MOLECULAR BIOLOGY/GENOMICS Identiﬁcation of Genes Differentially Expressed During Heat Shock Treatment in Aedes aegypti LIMING ZHAO,1 JULIA W. PRIDGEON, JAMES J. BECNEL, GARY G. CLARK, AND KENNETH J. LINTHICUM Center for Medical, Agricultural, and Veterinary Entomology, USDAÐARS, 1600 SW, 23rd Drive, Gainesville, FL 32608 J. Med. Entomol. 46(3): 490Ð495 (2009) ABSTRACT Temperature is important for mosquito development and physiological response. Sev- eral genes of heat shock protein (HSP) families are known to be expressed in mosquitoes and may be crucial in responding to stress induced by elevated temperature. Suppression subtractive hybrid- ization (SSH) was used to identify target transcripts to heat shock treatment in female Aedes aegypti. Subtraction was performed in both directions enriching for cDNAs differentially expressed between a nonÐ heat shock control and heat shock treatment. Heat shock treatment of female Ae. aegypti was carried out for 1 h at 42 C. Clones from differentially expressed genes were evaluated by sequencing. Target transcripts up-regulated by heat shock included Þve different HSP gene families and 27 other genes, such as cytochrome c oxidase, serine-type endopeptidase, and glutamyl aminopeptidase. Additionally, some novel genes, cytoskeleton and ribosomal genes, were found to be differentially expressed, and three novel up-regulated sequences belonging to a low-abundance class of transcripts were obtained. Up-regulated/down-regulated transcripts from heat shock treatment were further conÞrmed and quantiÞed by quantitative real-time polymerase chain reaction (PCR). High temper- atures can alter the gene expression of a vector mosquito population, and further characterization of these differentially expressed genes will provide information useful in understanding the genetic response to heat shock treatment, which can be used to develop novel approaches to genetic control. KEY WORDS heat shock, Aedes aegypti, gene expression, suppression subtraction hybridization Higher temperatures can drastically alter the genetic In this study, SSH was used to identify genes that are structure and gene expressions of a vector mosquito differentially expressed during heat shock treatment population. Several families of heat shock proteins of female Aedes aegypti L. Expression patterns were (HSPs) are known to be expressed in insects and may conÞrmed by quantitative real-time-polymerase chain have a cumulative role in determining stress in re- reaction (RT-PCR), and the regulated genes identi- sponse to elevated temperature (Mahroof et al. 2005; Þed are discussed in the context of their possible Yadav et al. 2005; Rinehart et al. 2006a, b; Robich et al. function at high temperature (heat shock treatment). 2007), which itself is governed by several genes. In As part of our effort to develop new insecticides for addition to heat shock, the expression of HSPs has also mosquito control, the Þnding of HSP genes and genes been reported to be induced under various stress con- from other families speciÞcally expressed in heat ditions (such as pathogen infection, heavy metal ions, shockÐtreated female Ae. aegypti may provide infor- hypoxia, and osmotic stress) in many other animals mation needed to identify proteins critical to mosquito and insects including mosquitoes (Mosser et al. 1988; survival. Using RNAi technology to knock down these Yamuna et al. 2000; Boone and Vijayan 2002a, b; Spees critical proteins may provide additional targets that et al. 2002; Cheng et al. 2003; Sim et al. 2005; Chuang can be developed as molecular pesticides (Pridgeon et et al. 2007; Sim et al. 2007). HSPs are also develop- al. 2008). mentally regulated. For example, the synthesis of HSP in Anopheles stephensi was correlated with the various Materials and Methods morphological and physiological events occurring during development (Gakhar and Shandilya 1999). RNA Extraction. Aedes aegypti (Orlando, FL, strain, Therefore, HSPs are important for us to better under- maintained since 1952) were reared in the insectary of stand the mechanism of heat shock and other types of the Mosquito and Fly Research Unit at the Center for stress in mosquitoes. Medical, Agricultural, and Veterinary Entomology, USDAÐARS, Gainesville, FL. To test how tempera- tures affect gene expression in mosquitoes, extreme 1 Corresponding author, e-mail: firstname.lastname@example.org. heat shock treatment (42 C) of female Ae. aegypti was May 2009 ZHAO ET AL.: GENES EXPRESSED DURING HEAT SHOCK 491 conducted to optimize the response and facilitate de- ufacturerÕs instruction (Invitrogen). The reaction was tection of the highly expressed genes. SpeciÞcally, terminated by heat inactivation at 95 C for 5 min. The 10-d-old females were exposed for 1 h at 42 C and 56 cDNA samples for heat shock treatment and control 1.5% RH in an environmental chamber (L-C Incuba- were diluted by adding 80 l ddH2O (500 ng/ l) and tor; Lab-Line Instruments, Melrose Park, IL) for this stored at 20 C. study. Untreated females were held at a constant room To design gene-speciÞc primers, detailed analyses temperature (23 C) and 56 1.5% RH in an environ- of the nucleotide sequence of all up-/down-regulated mental chamber. The total RNAs were extracted using genes were performed using PRIMER3-Design Primer TRIzol reagent according to the manufacturerÕs in- Pairs and Probes program from Biology Workbench structions (Invitrogen, Carlsbad, CA). Poly(A) RNA (http://workbench.sdsc.edu). The primers for ACTIN was isolated applying Oligotex-dT suspension (QIA- gene were also designed for an internal control and GEN, Valencia, CA). RNA samples were quantiÞed by comparison. The primers are listed in Supplemental SmartSpec Plus Spectrophotometry (BIO-RAD, Her- Table 1. cules, CA). Real-time PCR Ampliﬁcation. The real-time PCR Subtractive Hybridization. Differentially expressed assay for AeaGene was performed using Platinum mRNA populations, both from heat shock treatment SYBR Green qPCR SuperMix-UDG with ROX (In- and from untreated controls, were converted into vitrogen) in a volume of 15 l on an Applied Biosys- cDNA using PCR-Select cDNA Subtraction Kit (Clon- tems 7300 Fast Real-Time PCR System (Foster City, tech; Roche Molecular Systems, Alameda, CA). Sub- CA). The PCR mixture consisted of 1 l diluted cDNA tractive cloning is a powerful technique that allows (500 ng/ l), 0.5 M primers, and 1 master mix. In isolation and cloning of mRNAs differentially ex- every RT-PCR run, ACTIN was used as an internal pressed in two different populations. In the general- control to normalize for variation in the amount of ized subtraction scheme, the mosquitoes to be com- cDNA template. The PCR primers used were Aea- pared are the [ ] or tracer (HS treatment) and the GENE-F and Aea-GENE-R (Supplemental Table 2). [ ] or driver (non-HS, control), where mRNAs ex- The PCR primers for ACTIN and the PCR thermal pressed in the tracer and not the driver are isolated. cycling parameters were the same as described in the Hybrids that form include sequences common to both previous publication (Zhao et al. 2008). This experi- mosquito populations. The unhybridized fraction is ment was replicated three times. Relative expression enriched for sequences that are preferentially ex- levels were calculated as follows. First, AeaGENE tran- pressed in the tracer mosquito population. Differen- script levels relative to a standard (ACTIN) using the tially expressed cDNA sequences are used to con- formula CT CT (AeaGENE) - CT (ACTIN). Second, struct a subtracted cDNA library (Patel and Sive an average CT value for each sample was calculated. 2001). Third, relative expression levels were calculated using PCR-select cDNA Subtraction Library. Forward the equation 100 2[ average CT]. Last, fold increases and reverse subtracted libraries were cloned using the or decreases were calculated using HS treatment RNA TOPO TA Cloning Kit for Sequencing (Invitrogen). relative expression level/nonÐ heat shock treatment Transformed plasmids were inserted into One Shot control RNA relative expression level. TOP10 Competent Cells (Invitrogen) and grown overnight on Luria-Bertani (LB) plates containing Results ampicillin and X-Gal (5-bromo-4-chloro-3-indolyl- beta-D-galactopyranoside). For each library, 100 Identiﬁcation of Genes Speciﬁcally Expressed Dur- white colonies were isolated and grown overnight in ing Heat Shock Treatment in Ae. aegypti. To show LB-ampicillin broth at 37 C and 235RPM in the Innova how global genes are speciÞcally expressed during 4000 Incubator Shaker (New Brunswick ScientiÞc, heat shock treatment in Ae. aegypti, we used subtrac- Edison, NJ). tive hybridization to successfully construct a subtrac- Gene Sequencing of PCR-select cDNA Subtraction tion cDNA library of control female mosquitoes and Library. Clones of the subtracted library were puriÞed female after heat shock treatment for 1 h at 42 C. with QIAprep Miniprep (QIAGEN). The plasmid Clones of differentially expressed genes were evalu- DNAs were digested by using EcoRI enzyme for 1.5 h ated by sequencing. Using NCBI blast to analyze the and were run on a 1% agarose gel to conÞrm the DNA sequences, we found 10 clones encoding Ae. aegypti insert. Selected clones were sent to the DNA Sequenc- heat shock protein genes, including at least three ing Core at the Interdisciplinary Center for Biotech- groups: HSP 26 kDa, other HSPs, and heat shock cog- nology Research (ICBR), University of Florida, to be nate (HSC) 70 mRNA. A full-length cDNA clone sequenced, and the sequences were analyzed using encoding an HSP 26 kDa family was isolated and the National Center for Biotechnology Information submitted to National Center for Biotechnology (NCBI) BLASTN program to identify sequence ho- Information (NCBI accession no. gb EU048558.1 ). mologies. The homologous DNA fragments in the There were 12 clones encoding 10 non-HSP genes. gene or cDNA or mRNA are also recorded in Table 1. They were Ae. aegypti serine-type endopeptidase, glu- cDNA Synthesis for Real-time PCR. A 5- g aliquot tamyl aminopeptidase, cytochrome c oxidase (subunit of puriÞed RNA was reverse transcribed in 20- l re- VIA), casein kinase, adp/ATP carrier protein, elon- action volume using Superscript II Þrst-strand cDNA gation factor 2, ATP synthase delta chain, thioredoxin Synthesis system for RT-PCR according to the man- reductase, methionine adenosyltransferase, and trans- 492 JOURNAL OF MEDICAL ENTOMOLOGY Vol. 46, no. 3 Table 1. Heat shock treatment response genes from Ae. aegypti isolated by suppressive subtractive hybridization with homologous gene blast from NCBI Clone Accession no., organism, putative identity, mRNA/cDNA length Gene regions HSPs 51, 61 gb EU048558.1, Ae. aegypti, HSP 26-kDa mRNA, complete cds, length 738 nt: 738Ð1 62 ref XM_001655592.1, Ae. aegypti, HSP partial mRNA, length 2,605 nt: 1933Ð2498 50 ref XM_001649702.1, Ae. aegypti, HSP partial mRNA, length 2,602 nt: 1935Ð2501 12, 21 ref XM_001649702.1, Ae. aegypti, HSP partial mRNA, length 2,602 nt: 1935Ð2501, nt: 1551Ð1215 41 gb AY432606.1, Ae. aegypti, putative: HSP mRNA sequence, length 1,275 nt: 49Ð139 22 gb DQ440299.1, Ae. aegypti, HSC 70 mRNA, complete cds, length 1,956 nt: 34Ð613 44, 60 gb DQ440299.1, Ae. aegypti, HSC 70 mRNA, complete cds, length 1,956 nt: 1126Ð1415, nt: 613Ð34 Non-HSPs 9, 26 ref XM_001659911.1, Ae. aegypti, serine-type enodpeptidase partial mRNA, length nt: 367Ð7 1,117 nt: 7Ð367 10, 17 ref XM_001658502.1, Ae. aegypti, casein kinase partial mRNA, length 3,840 nt: 1,074Ð850 14 ref XM_001658180.1, Ae. aegypti, glutamyl aminopeptidase partial mRNA, length nt: 2,391Ð2,225 3,060 16 ref XM_001656578.1, Ae. aegypti, cytochrome c oxidase, subunit VIA partial mRNA, nt: 44Ð284 length 522 20 ref XM_001654983.1, Ae. aegypti adp, ATP carrier protein partial mRNA, length 835 nt: 571Ð486 36 gb AF331798.1 AF331798, Ae. aegypti elongation factor 2 (Ef-2) mRNA, complete cds, nt: 1,485Ð1,955 length 2,681 37 ref XM_001654955.1, Ae. aegypti, ATP synthase delta chain partial mRNA, length 902 nt: 655Ð861 42 ref XM_001662616.1, Ae. aegypti, thioredoxin reductase partial mRNA, length 2,137 nt: 1,950Ð2,084 45 gb AY432324.1, Ae. aegypti, putative: methionine adenosyltransferase mRNA sequence, nt: 2,004Ð2,370 length 2,655 49 gb AY431275.1, Ae. aegypti, translational inhibitor mRNA sequence, length 663 nt: 57Ð521 Unknown 18 gb AY432385.1, Ae. aegypti, conserved unknown mRNA sequence, length 1,198 nt: 1,149Ð1,198 25 ref XM_001660484.1, Ae. aegypti, hypothetical protein partial mRNA, length 795 nt: 263Ð13 35, 59, 64, 68 gb BQ790640.1 M3Ð1-5-_8Ð6-01Ð8-28_PM.ab1 whole midgut #1 (WMG1), Ae. aegypti, nt: 5Ð315 cDNA 5 , mRNA sequence, length 493 38 gb AY432167.1, Ae. aegypti, conserved unknown mRNA sequence, length 735 nt: 9Ð245 39 ref XM_001663796.1, Ae. aegypti, hypothetical protein partial mRNA, length 1,602 nt: 187Ð444 47, 52, 55, 70, 71 gb DV340302.1, Ae. aegypti, infected with Plasmodium gallinaceum Ae. aegypti cDNA nt: 566Ð214 clone NABU360, mRNA sequence, length 807 nt: 214Ð566 58 gb EF173371.1, Ae. aegypti, clone BAC ND22N19, complete sequence, length 146,563 nt: 64,254Ð63,965 3, 32 gb BC046262.1, X. laevis, HSC protein 70, complete cds, length 2,202 nt: 1,258Ð1,502 4, 29, 66 ref XM_001861402.1 . Culex pipiens quinquefasciatus, HSP 70 B2 partial mRNA, length nt: 1,915Ð1,565 2,072 nt: 1,475Ð647 Cytosolic large ribosomal subunit 1, 69 gb AY431470.1, Ae. aegypti, cytosolic large ribosomal subunit L19 mRNA sequence, nt: 1Ð251 length 832 nt: 300Ð39 27 ref XM_001661916.1, Ae. aegypti, ribosomal protein L36 partial mRNA, length 490 nt: 110Ð11 43 gb AY432710.1, Ae. aegypti, cytosolic large ribosomal subunit L27A mRNA sequence, nt: 19Ð299 length 658 40S ribosomal protein 2 ref XM_001658972.1, Ae. aegypti, 40S ribosomal protein S3 partial mRNA, length 927 nt: 83Ð354 30 gb AY552053.1, Ae. aegypti, 40S ribosomal protein S16 mRNA, complete cds, length nt: 471Ð329 674 67 ref XM_001649929.1, Ae. aegypti, 40S ribosomal protein S24 partial mRNA, length 597 nt: 444Ð28 60S ribosomal protein 5 ref XM_001657905.1, Ae. aegypti, 60S ribosomal protein L31 partial mRNA, length 632 nt: 21Ð385 8 ref XM_001647784.1, Ae. aegypti, 60S ribosomal protein L12 partial mRNA, length 498 nt: 1Ð387 11 ref XM_001657661.1, Ae. aegypti, 60S ribosomal protein L8 partial mRNA, length nt: 956Ð707 1,087 24 ref XM_001651406.1, Ae. aegypti, 60S ribosomal protein L26 partial mRNA, length 704 nt: 297Ð22 33 ref XM_001659089.1, Ae. aegypti, 60S ribosomal protein L24 partial mRNA, length 682 nt: 72Ð242 40 ref XM_001655416.1, Ae. aegypti, 60S ribosomal protein L10 partial mRNA, length 959 nt: 322Ð641 Actin 31, 34 ref XM_001651695.1, Ae. aegypti, actin partial mRNA, length 1,748 nt: 18Ð286 nt: 296Ð73 lational inhibitor (Table 1). We also found 19 clones acid sequences of clones 3 and 32 with Anopheles encoding approximately nine unknown genes. Com- gambiae Giles and Culex pipiens Linnaeus HSP 70 parison of blastn nucletide sequences of clones 3 and indicated 95% identity at the protein level. Genes of 32 with Xenopus laevis Daudin showed a similar pu- clones 4, 29, and 66 had 80% DNA sequence similarity tative HSC protein 70 with 76% identity at the nucle- to the protein-coding regions of the Cx. pipiens quin- otide level; however, comparison of deduced amino quefasciatus Say HSP 70 B2 partial mRNA. Therefore, May 2009 ZHAO ET AL.: GENES EXPRESSED DURING HEAT SHOCK 493 A relative gene expression 45 C 35 40 relative gene expression 30 35 25 30 25 20 20 15 15 10 10 5 5 0 0 Clones’ No. 51 62 50 12 41 22 44 Clones’ No. 18 25 38 39 47 3 4 HSP related clones Unknown gene clones B 7 D 18 relative gene expression 16 relative gene expression 6 14 5 12 4 10 3 8 6 2 4 1 2 0 0 Clones’ No. 9 17 14 16 20 36 45 49 Clones’ No. 1 27 43 2 30 67 5 8 11 24 33 40 Ribosomal gene clones Non-HSP related clones Fig. 1. Quantitative RT-PCR results showing the relative ratio of different gene expressed (up-regulated times) after 42 C heat shock treatment for 1 h compared with the 23 C control. (A) Different HSP genes differentially expressed for after 42 C heat shock treatment 1 h compared with the 23 C control. (B) Different non-HSP genes differentially expressed after 42 C heat shock treatment for 1 h compared with the 23 C control. (C) Different unknown genes differentially expressed after 42 C heat shock treatment for 1 h compared with the 23 C control. (D) Different ribosomal genes differentially expressed after 40 C heat shock treatment for 1 h compared with the 23 C control. clones 3 and 32, combined with clones 4, 29, and 66, In the nonÐ heat shock group, quantitative RT-PCR might be new HSC70 cognates or new HSP70 that was used to further conÞrm those genes were either have not yet been identiÞed in Ae. aegypti. In addition, up-regulated or down-regulated (Fig. 1B). Six known we also found 15 clones that encoded for Ae. aegypti, genes were validated as up-regulated and two known cytosolic large ribosomal subunit, 40S ribosomal pro- genes as down-regulated in the subtractive hybridiza- tein, and 60S ribosomal protein, as well as cytoskeleton tion library (Fig. 1B). protein actin (Table 1). For the unknown genes, the quantitative RT-PCR High Temperature Effects on Relative RNA Expres- data also conÞrmed some up-regulated or down-reg- sion Levels of Different Genes in Adult Ae. aegypti. To ulated genes (Fig. 1C). Clone 47, whose mRNA se- understand whether HSP and other genes in Ae. ae- quence was similar to Ae. aegypti infected with Plas- gypti can be triggered by exposure to high environ- modium gallinaceum Emile Brumpt clone NABU360, mental temperature conditions, quantitative RT-PCR showed more than a 30-fold relative increase when Ae. analyses were carried out to further conÞrm differ- aegypti were exposed 1 h at 42 C than that found after ential gene expression of these genes in response to being held continuously at 23 C (Fig. 1C). It is not heat shock in Ae. aegypti. Seven HSP and HSC genes known if clone NABU 360 represents a gene from Ae. were identiÞed in the subtractive library (Table 1). aegypti or P. gallinaceum. Clones 3 and 32, with 76% According to our quantitative RT-PCR data, all HSP genes and HSC protein genes found in the subtracted similarity to the sequence from the X. laevis Daudin cDNA library were up-regulated (Fig. 1B). Compared HSC protein 70, showed greater than a 15-fold relative with the control, the RNA relative gene expression increase at 42 C than that found in the control level of HSP family increases dramatically after 42 C (Fig. 1C). treatment of Ae. aegypti for 1 h (Fig. 1A). For example, In response to heat shock, expression levels of sev- expression of small HSP genes (26-kDa mRNA, clone eral ribosomal genes were also signiÞcantly modu- 51) were the most up-regulated genes after 1 h of 42 C lated, being more than two-fold up-regulated. Quan- treatment of female Ae. aegypti, more than a 39-fold titative RT-PCR analysis further substantiated the relative increase over that found in the untreated differential expression of three of these genes in re- control (1 h at 23 C) Ae. aegypti female (Fig. 1A). A sponse to heat shock treatment (Fig. 1D). Expression Þve- to six-fold increased expression of HSC 70 mRNA levels of Ae. aegypti cytosolic large ribosomal subunit (clones 22 and 44) was found after heat shock at 1 h L19 mRNA were up-regulated 16-fold compared of 42 C treatment of Ae. aegypti compared with the with the nonÐ heat shock treatment control. Most dif- untreated control (Fig. 1A; Table 1). ferent gene fragments from 60S ribosomal protein and 494 JOURNAL OF MEDICAL ENTOMOLOGY Vol. 46, no. 3 40S ribosomal protein were up-regulated between The cDNAs differentially expressed by heat shock two- and four-fold compared with the control. conditions were identiÞed using subtractive hybrid- ization library analysis. The quantitative RT-PCR anal- yses conÞrmed that genes homologous to serine-type Discussion endopeptidase (clones 9 and 26), cytochrome c oxi- High Temperature Effects on Different Gene Ex- dase (subunit VIA) (clone 16), adp/ATP carrier pro- pression in Adult Ae. aegypti. In nature, mosquitoes tein (clone 20), elongation factor 2, ATP synthase can be subjected to temperature extremes and have delta chain, thioredoxin reductase, methionine adeno- developed mechanisms to survive these conditions. syl transferase and translational inhibitor, and some We used suppression subtraction hybridization to unknown genes were abundant in Ae. aegypti female identify potential critical gene pathways that could be after heat shock treatment. Conversely, glutamyl targeted as part of a control strategy. Quantitative aminopeptidase and casein kinase were down-regu- RT-PCR analysis further conÞrmed the differential lated in Ae. aegypti female after heat shock treatment. expression of 15 of these genes in response to heat Some of the up-/down-regulated genes identiÞed shock treatment at 42 C for 1 h (Fig. 1). Twelve known (HSP gene, serine-type enodpeptidase) have previ- genes were validated as being up-regulated and Þve ously been shown to play critical roles in response to known genes as down-regulated by the subtractive other types of stress in both invertebrates and verte- hybridization library. brates. For example, it was reported that mitochon- In general, mosquitoes have a core group of genes drial dysfunction mutations in a gene (designated that are activated in response to different types of levy) that codes for subunit VIa of cytochrome c ox- stress. Overexpression of HSPs can also be triggered idase (COX), and the data from levy mutants showed by exposure to different kinds of environmental stress a COX-mediated pathway in Drosophila. Disruption of conditions, such as infection, inßammation, exposure this pathway leads to mitochondrial encephalomyo- of the cells to toxins, starvation, hypoxia, or water pathic effects including neurodegeneration, motor deprivation (Mosser et al. 1988; Yamuna et al. 2000; dysfunction, and premature death (Liu et al. 2007). Boone and Vijayan 2002a, b; Spees et al. 2002; Cheng Therefore, relative RNA expressions of serine-type et al. 2003; Sim et al. 2005; Chuang et al. 2007; Sim et endopeptidase, cytochrome c oxidase (subunit VIA), al. 2007). Consequently, HSPs are also referred to as and adp/ATP carrier protein were up-regulated more stress proteins, and their up-regulation is sometimes than three-fold in response to heat shock treatment described more generally as part of the stress re- and are potential pathways to target for knock-down sponse. In a previous study, gene expression of An. with RNAi. gambiae was signiÞcantly modulated in response to This study suggests that genes expressed in response OÕnyong-nyong virus infection, including a putative to heat shock treatment and/or temperature play an HSP 70, HSC, elongation factor 1 , and ribosomal important functional role in Ae. aegypti, perhaps en- protein L35 (Sim et al. 2005, Sim et al. 2007). Other hancing survival under high temperature conditions. data have shown an essential role for an RNA poly- IdentiÞcation of these groups of gene families may merase II elongation factor in the regulation of heat provide critical information needed for designing shock gene expression in an animal model (Gerber et novel control strategies for medically important dis- al. 2005). According to this study, HSP 70, HSC 70B, ease vectors and identifying new pathways to target elongation factor 2, and several ribosomal subunits for the development of genetic molecular pesticides (L24, L36, and more) were also conÞrmed to be dif- (Pridgeon et al. 2008). ferentially expressed in response to heat shock treat- ment. Increased expression of small HSPs (sHSPs) is Acknowledgments known to be a key regulatory mechanism in extending We thank Drs. S. M. Valles (USDAÐARS) and L. Zhou tolerance to a variety of environmental stresses. For (University of Florida) for critical reviews of the manuscript example, sHSP are expressed in (1) the wasp Venturia and N. Sanscrainte (USDAÐARS) for helpful support. This canescens after exposure to different temperatures study was supported by a grant from the Deployed War- (Reineke 2005); (2) in Anopheles vectors because of Fighter Protection Research Program funded by the U.S. interaction with Plasmodium parasites (Lefevre et al. Department of Defense through the Armed Forces Pest Man- 2007), and (3) Drosophila in response to injuries and agement Board. aging (Morrow et al. 2004). Our quantitative RT-PCR data also showed signiÞcant differences in the expres- References Cited sion of sHSP 26 kDa (clone 51, 40 times up-regulated compared with the control) in response to heat shock Boone, A. N., and M. M. Vijayan. 2002a. Constitutive heat treatment of Ae. aegypti female. For the other HSPs, shock protein 70 (HSC70) expression in rainbow trout the relative gene expression of clones 62 and 50 (Fig. hepatocytes: effect of heat shock and heavy metal expo- sure. Comp. Biochem. Physiol. C Toxicol. Pharmacol. 132: 1A) were also up-regulated 20 times compared with 223Ð233. the control. In summary, elevated gene expressions of Boone, A. N., and M. M. Vijayan. 2002b. Glucocorticoid- these sHSP and HSPs indicate that they are important mediated attenuation of the hsp70 response in trout hepa- genes under stressful high temperature conditions and tocytes involves the proteasome. Am. J. Physiol. Regul. are potential targets for RNAi knock-down studies. Integr. Comp. Physiol. 283: R680 ÐR687. May 2009 ZHAO ET AL.: GENES EXPRESSED DURING HEAT SHOCK 495 Cheng, S. H., C. H. So, P. K. Chan, C. W. Cheng, and R. S. Venturia canescens. Comp. Biochem. Physiol. A Mol. In- Wu. 2003. Cloning of the HSP70 gene in barnacle larvae tegr. Physiol. 141: 60 Ð 69. and its expression under hypoxic conditions. Mar. Pollut. Rinehart, J. P., R. M. Robich, and D. L. Denlinger. 2006a. Bull. 46: 665Ð 671. Enhanced cold and desiccation tolerance in diapausing Chuang, K. H., S. H. Ho, and Y. L. Song. 2007. Cloning and adults of Culex pipiens, and a role for Hsp70 in response expression analysis of heat shock cognate 70 gene pro- to cold shock but not as a component of the diapause moter in tiger shrimp (Penaeus monodon). Gene 405: program. J. Med. Entomol. 43: 713Ð722. 10 Ð18. Rinehart, J. P., S. A. Hayward, M. A. Elnitsky, L. H. Sandro, Gakhar, S. K., and H. Shandilya. 1999. Heat shock response R. E. Lee, Jr., and D. L. Denlinger. 2006b. Continuous during development of the malaria vector Anopheles ste- up-regulation of heat shock proteins in larvae, but not phensi (Culicidae: Diptera). Cytobios 99: 173Ð182. adults, of a polar insect. Proc. Natl. Acad. Sci. U.S.A. 103: Gerber, M., K. Tenney, J. W. Conaway, R. C. Conaway, J. C. 14223Ð14227. Eissenberg, and A. Shilatifard. 2005. Regulation of heat Robich, R. M., J. P. Rinehart, L. J. Kitchen, and D. L. Den- shock gene expression by RNA polymerase II elongation linger. 2007. Diapause-speciÞc gene expression in the factor, Elongin A. J. Biol. Chem. 280: 4017Ð 4020. northern house mosquito, Culex pipiens L., identiÞed by Lefevre, T., F. Thomas, A. Schwartz, E. Levashina, S. Blandin, suppressive subtractive hybridization. J. Insect. Physiol. J. P. Brizard, L. Le Bourligu, E. Demettre, F. Renaud, and 53: 235Ð245. D. G. Biron. 2007. Malaria Plasmodium agent induces Sim, C., Y. S. Hong, D. L. Vanlandingham, B. W. Harker, alteration in the head proteome of their Anopheles mos- G. K. Christophides, F. C. Kafatos, S. Higgs, and F. H. quito host. Proteomics 7: 1908 Ð1915. Collins. 2005. Modulation of Anopheles gambiae gene Liu, W., R. Gnanasambandam, J. Benjamin, G. Kaur, P. B. expression in response to oÕnyong-nyong virus infection. Getman, A. J. Siegel, R. D. Shortridge, and S. Singh. 2007. Insect. Mol. Biol. 14: 475Ð 481. Mutations in cytochrome c oxidase subunit VIa cause Sim, C., Y. S. Hong, K. A. Tsetsarkin, D. L. Vanlandingham, neurodegeneration and motor dysfunction in Drosophila. S. Higgs, and F. H. Collins. 2007. Anopheles gambiae heat Genetics 176: 937Ð946. shock protein cognate 70B impedes oÕnyong-nyong virus Mahroof, R., K. Yan Zhu, L. Neven, B. Subramanyam, and J. replication. BMC Genomics 8: 231. Bai. 2005. Expression patterns of three heat shock pro- Spees, J. L., S. A. Chang, M. J. Snyder, and E. S. Chang. 2002. tein 70 genes among developmental stages of the red ßour Osmotic induction of stress-responsive gene expression beetle, Tribolium castaneum (Coleoptera: Tenebrion- in the lobster Homarus americanus. Biol. Bull. 203: 331Ð idae). Comp. Biochem. Physiol. A Mol. Integr. Physiol. 337. 141: 247Ð256. Yadav, P., P. V. Barde, M. D. Gokhale, V. Vipat, A. C. Mishra, Morrow, G., M. Samson, S. Michaud, and R. M. Tanguay. J. K. Pal, and D. T. Mourya. 2005. Effect of temperature 2004. Overexpression of the small mitochondrial Hsp22 and insecticide stresses on Aedes aegypti larvae and their extends Drosophila life span and increases resistance to inßuence on the susceptibility of mosquitoes to dengue-2 oxidative stress. FASEB J. 18: 598 Ð599. virus. Southeast Asian J. Trop. Med. Public Health 36: Mosser, D. D., N. G. Theodorakis, and R. I. Morimoto. 1988. 1139 Ð1144. Coordinate changes in heat shock element-binding ac- Yamuna, A., V. Kabila, and P. Geraldine. 2000. Expression of tivity and HSP70 gene transcription rates in human cells. heat shock protein 70 in freshwater prawn Macrobra- Mol. Cell Biol. 8: 4736 Ð 4744. chium malcolmsonii (H. Milne Edwards) following expo- Patel, M., and H. Sive. 2001. PCR-based subtractive cDNA sure to Hg and Cu. Indian J. Exp. Biol. 38: 921Ð925. cloning. Curr. Protoc. Mol. Biol. Chapter 25: Unit 25B.1.1Ð Zhao, L., J. W. Pridgeon, J. J. Becnel, G. G. Clark, and K. J. 1.8. Linthicum. 2008. Cytochrome c gene and protein ex- Pridgeon, J. W., L. Zhao, J. J. Becnel, D. A. Strickman, G. G. pression: developmental regulation, environmental re- Clark, and K. J. Linthicum. 2008. Topically applied sponse, and pesticide sensitivity in Aedes aegypti. J. Med. AaeIAP1 double-stranded RNA kills female adults of Entomol. 45: 401Ð 408. Aedes aegypti. J. Med. Entomol. 45: 414 Ð 420. Reineke, A. 2005. IdentiÞcation and expression of a small heat shock protein in two lines of the endoparasitic wasp Received 10 July 2008; accepted 19 December 2008.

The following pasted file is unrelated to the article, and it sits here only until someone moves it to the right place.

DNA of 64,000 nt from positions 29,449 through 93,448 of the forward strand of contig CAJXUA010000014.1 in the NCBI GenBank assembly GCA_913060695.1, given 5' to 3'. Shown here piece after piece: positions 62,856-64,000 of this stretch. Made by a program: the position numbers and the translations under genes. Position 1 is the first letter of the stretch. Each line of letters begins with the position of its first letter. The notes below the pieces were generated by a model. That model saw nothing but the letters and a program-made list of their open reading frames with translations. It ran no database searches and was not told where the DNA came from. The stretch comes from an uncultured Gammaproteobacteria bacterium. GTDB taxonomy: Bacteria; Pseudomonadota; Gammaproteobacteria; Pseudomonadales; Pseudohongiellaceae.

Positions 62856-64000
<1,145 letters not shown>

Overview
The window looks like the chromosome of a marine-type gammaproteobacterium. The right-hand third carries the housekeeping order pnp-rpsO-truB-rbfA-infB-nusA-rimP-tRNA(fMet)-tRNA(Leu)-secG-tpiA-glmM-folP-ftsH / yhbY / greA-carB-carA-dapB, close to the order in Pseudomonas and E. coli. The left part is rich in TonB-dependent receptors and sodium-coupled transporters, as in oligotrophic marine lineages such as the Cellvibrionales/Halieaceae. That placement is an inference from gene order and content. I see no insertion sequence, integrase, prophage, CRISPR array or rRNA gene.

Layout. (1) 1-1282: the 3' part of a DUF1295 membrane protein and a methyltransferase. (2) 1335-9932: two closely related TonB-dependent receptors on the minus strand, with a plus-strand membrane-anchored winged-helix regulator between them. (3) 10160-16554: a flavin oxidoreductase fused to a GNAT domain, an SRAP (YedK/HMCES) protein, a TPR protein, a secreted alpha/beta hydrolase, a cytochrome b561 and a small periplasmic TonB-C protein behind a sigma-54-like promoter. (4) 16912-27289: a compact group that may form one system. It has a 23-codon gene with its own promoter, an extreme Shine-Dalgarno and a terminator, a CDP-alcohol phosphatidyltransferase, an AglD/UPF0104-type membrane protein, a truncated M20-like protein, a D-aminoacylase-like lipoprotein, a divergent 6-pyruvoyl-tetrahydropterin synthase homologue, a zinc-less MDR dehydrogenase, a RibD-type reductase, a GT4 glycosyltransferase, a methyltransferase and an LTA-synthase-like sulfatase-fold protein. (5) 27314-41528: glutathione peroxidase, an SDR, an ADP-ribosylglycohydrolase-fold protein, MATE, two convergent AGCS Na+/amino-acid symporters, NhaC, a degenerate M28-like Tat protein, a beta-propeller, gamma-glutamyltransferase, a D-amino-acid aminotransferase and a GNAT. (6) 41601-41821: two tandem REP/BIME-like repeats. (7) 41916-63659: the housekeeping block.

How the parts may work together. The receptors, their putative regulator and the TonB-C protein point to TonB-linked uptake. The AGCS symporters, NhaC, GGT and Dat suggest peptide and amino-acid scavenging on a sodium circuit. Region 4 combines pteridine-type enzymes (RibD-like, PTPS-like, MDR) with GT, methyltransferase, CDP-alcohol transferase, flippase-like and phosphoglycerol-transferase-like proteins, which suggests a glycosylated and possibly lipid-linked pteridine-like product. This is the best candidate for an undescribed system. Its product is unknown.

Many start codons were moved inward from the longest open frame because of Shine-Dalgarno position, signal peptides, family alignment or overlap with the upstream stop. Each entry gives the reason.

Pages to are hidden for
"Identification of Genes Differentially Expressed During Heat Shock"Please download to view full document